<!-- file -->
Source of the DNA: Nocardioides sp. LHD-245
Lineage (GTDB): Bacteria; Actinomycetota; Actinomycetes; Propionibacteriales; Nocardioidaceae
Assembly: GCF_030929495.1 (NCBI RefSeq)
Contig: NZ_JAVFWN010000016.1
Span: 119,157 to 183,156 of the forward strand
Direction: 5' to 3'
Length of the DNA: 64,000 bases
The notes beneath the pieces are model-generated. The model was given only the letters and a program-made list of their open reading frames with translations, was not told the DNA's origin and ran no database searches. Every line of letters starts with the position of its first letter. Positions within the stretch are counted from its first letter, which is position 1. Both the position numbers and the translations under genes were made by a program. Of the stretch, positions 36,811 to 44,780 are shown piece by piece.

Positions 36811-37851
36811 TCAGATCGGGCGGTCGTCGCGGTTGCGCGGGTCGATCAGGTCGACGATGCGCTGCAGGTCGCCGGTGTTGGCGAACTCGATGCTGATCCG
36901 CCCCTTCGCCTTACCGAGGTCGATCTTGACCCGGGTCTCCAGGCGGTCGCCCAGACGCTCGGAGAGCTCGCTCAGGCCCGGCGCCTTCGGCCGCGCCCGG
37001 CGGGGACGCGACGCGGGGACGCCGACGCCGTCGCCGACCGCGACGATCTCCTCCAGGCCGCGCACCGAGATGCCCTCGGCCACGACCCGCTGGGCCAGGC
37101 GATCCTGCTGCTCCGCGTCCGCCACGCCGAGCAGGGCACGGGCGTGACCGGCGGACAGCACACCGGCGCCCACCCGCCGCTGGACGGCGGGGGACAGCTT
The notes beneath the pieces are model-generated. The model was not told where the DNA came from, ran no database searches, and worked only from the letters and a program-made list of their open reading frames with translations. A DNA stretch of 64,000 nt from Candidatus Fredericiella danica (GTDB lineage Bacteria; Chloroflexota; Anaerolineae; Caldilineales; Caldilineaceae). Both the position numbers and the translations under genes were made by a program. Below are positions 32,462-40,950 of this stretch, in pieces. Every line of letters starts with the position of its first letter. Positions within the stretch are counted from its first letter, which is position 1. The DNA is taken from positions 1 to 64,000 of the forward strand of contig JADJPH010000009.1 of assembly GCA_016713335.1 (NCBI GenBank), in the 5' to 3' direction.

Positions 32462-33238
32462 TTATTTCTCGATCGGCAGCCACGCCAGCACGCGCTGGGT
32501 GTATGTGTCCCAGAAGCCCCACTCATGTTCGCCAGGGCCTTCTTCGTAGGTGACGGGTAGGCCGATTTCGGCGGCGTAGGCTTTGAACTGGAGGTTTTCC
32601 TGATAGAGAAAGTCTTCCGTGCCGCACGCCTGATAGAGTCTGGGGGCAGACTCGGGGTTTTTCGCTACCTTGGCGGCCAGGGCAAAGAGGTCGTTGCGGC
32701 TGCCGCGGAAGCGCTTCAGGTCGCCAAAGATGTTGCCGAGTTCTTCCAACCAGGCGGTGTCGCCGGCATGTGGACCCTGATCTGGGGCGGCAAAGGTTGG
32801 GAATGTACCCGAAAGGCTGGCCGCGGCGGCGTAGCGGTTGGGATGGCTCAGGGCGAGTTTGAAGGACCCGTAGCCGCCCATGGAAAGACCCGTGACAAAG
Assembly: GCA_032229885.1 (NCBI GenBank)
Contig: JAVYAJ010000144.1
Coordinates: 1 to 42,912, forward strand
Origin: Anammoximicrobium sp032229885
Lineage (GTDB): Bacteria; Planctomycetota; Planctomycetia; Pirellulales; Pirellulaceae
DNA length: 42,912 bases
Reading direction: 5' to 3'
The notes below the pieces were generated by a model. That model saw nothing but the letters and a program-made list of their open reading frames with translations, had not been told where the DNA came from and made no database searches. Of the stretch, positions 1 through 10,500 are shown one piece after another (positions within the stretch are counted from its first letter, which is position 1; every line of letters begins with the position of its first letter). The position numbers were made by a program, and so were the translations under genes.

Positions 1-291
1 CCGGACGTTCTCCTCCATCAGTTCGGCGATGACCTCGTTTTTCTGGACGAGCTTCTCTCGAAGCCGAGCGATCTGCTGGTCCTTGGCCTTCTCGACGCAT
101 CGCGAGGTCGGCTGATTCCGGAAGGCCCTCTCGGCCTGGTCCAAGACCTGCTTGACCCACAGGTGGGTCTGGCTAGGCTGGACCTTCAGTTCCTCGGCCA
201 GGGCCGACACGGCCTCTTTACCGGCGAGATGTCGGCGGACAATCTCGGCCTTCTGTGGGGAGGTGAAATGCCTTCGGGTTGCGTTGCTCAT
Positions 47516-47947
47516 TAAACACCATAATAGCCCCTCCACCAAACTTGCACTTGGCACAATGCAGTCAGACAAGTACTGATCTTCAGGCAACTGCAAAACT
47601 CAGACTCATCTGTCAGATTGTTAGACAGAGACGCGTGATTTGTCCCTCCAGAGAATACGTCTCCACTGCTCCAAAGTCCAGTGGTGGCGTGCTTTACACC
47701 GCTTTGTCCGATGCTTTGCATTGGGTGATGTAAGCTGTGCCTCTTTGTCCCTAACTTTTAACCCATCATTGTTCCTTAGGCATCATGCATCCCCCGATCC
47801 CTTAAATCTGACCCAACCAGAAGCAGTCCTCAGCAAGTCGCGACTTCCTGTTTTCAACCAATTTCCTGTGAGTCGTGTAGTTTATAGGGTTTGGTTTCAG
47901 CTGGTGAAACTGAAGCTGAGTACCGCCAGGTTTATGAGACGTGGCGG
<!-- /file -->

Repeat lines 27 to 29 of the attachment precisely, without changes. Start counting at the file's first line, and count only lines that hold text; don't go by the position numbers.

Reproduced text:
Reading direction: 5' to 3'
The notes below the pieces were generated by a model. That model saw nothing but the letters and a program-made list of their open reading frames with translations, had not been told where the DNA came from and made no database searches. Of the stretch, positions 1 through 10,500 are shown one piece after another (positions within the stretch are counted from its first letter, which is position 1; every line of letters begins with the position of its first letter). The position numbers were made by a program, and so were the translations under genes.

Positions 1-291